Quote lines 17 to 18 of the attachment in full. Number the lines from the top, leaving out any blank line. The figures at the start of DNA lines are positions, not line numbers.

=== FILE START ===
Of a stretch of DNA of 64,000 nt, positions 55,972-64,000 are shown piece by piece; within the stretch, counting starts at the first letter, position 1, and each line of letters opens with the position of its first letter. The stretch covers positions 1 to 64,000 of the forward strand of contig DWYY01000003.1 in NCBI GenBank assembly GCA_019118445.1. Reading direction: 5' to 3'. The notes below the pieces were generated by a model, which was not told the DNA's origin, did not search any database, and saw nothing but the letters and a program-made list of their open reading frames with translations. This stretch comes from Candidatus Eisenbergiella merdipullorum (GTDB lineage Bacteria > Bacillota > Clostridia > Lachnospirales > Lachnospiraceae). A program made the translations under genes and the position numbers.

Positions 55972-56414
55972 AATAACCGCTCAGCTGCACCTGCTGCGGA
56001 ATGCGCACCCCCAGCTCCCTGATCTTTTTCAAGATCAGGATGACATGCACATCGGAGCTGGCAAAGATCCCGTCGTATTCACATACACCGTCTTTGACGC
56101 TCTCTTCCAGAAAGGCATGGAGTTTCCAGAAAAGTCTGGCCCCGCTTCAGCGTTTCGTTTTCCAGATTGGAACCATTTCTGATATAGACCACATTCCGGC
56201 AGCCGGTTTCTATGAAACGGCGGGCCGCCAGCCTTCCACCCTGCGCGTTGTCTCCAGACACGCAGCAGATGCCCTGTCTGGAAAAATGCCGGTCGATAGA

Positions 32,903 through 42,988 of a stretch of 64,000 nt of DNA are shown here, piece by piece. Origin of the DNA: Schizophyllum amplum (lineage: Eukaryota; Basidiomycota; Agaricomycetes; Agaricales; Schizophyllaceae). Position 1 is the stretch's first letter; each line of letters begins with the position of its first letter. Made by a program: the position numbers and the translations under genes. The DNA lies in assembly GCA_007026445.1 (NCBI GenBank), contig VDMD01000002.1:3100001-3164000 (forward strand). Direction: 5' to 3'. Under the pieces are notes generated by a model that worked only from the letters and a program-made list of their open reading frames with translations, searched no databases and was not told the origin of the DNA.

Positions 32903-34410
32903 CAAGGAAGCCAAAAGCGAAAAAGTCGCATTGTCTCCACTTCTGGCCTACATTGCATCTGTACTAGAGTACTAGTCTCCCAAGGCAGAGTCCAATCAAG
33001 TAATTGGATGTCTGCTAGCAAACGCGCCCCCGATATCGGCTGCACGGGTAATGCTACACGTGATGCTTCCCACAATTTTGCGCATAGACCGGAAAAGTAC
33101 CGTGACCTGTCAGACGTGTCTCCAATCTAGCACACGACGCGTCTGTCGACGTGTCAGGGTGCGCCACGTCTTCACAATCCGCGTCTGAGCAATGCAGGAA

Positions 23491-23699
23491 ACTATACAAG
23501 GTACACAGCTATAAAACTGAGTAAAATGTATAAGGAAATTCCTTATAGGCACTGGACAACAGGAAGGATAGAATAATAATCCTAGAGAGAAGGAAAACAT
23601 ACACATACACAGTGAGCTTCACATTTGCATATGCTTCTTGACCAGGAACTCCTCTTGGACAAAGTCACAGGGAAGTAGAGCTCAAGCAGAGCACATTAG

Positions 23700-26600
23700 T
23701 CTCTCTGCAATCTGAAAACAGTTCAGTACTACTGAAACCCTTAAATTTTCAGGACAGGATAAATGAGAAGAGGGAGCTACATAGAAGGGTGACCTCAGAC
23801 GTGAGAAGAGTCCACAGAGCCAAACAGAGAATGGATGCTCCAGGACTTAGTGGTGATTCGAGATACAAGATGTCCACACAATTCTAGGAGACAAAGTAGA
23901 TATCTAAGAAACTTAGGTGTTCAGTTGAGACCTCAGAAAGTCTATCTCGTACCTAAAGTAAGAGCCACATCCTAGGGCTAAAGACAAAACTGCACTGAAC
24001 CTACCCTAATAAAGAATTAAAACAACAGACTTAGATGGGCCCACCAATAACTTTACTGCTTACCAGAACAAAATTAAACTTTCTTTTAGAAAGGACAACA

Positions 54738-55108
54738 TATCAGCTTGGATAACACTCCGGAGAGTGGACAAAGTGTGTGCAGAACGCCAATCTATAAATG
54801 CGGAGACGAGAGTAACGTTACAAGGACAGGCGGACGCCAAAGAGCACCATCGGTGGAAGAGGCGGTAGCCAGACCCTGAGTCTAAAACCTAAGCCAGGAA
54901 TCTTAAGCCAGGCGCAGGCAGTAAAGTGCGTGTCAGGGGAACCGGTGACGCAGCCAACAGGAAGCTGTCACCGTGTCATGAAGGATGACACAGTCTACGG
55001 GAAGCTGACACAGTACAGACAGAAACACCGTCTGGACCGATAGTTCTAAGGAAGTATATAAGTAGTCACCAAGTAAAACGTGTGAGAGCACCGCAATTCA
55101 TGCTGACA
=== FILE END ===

23700 T
23701 CTCTCTGCAATCTGAAAACAGTTCAGTACTACTGAAACCCTTAAATTTTCAGGACAGGATAAATGAGAAGAGGGAGCTACATAGAAGGGTGACCTCAGAC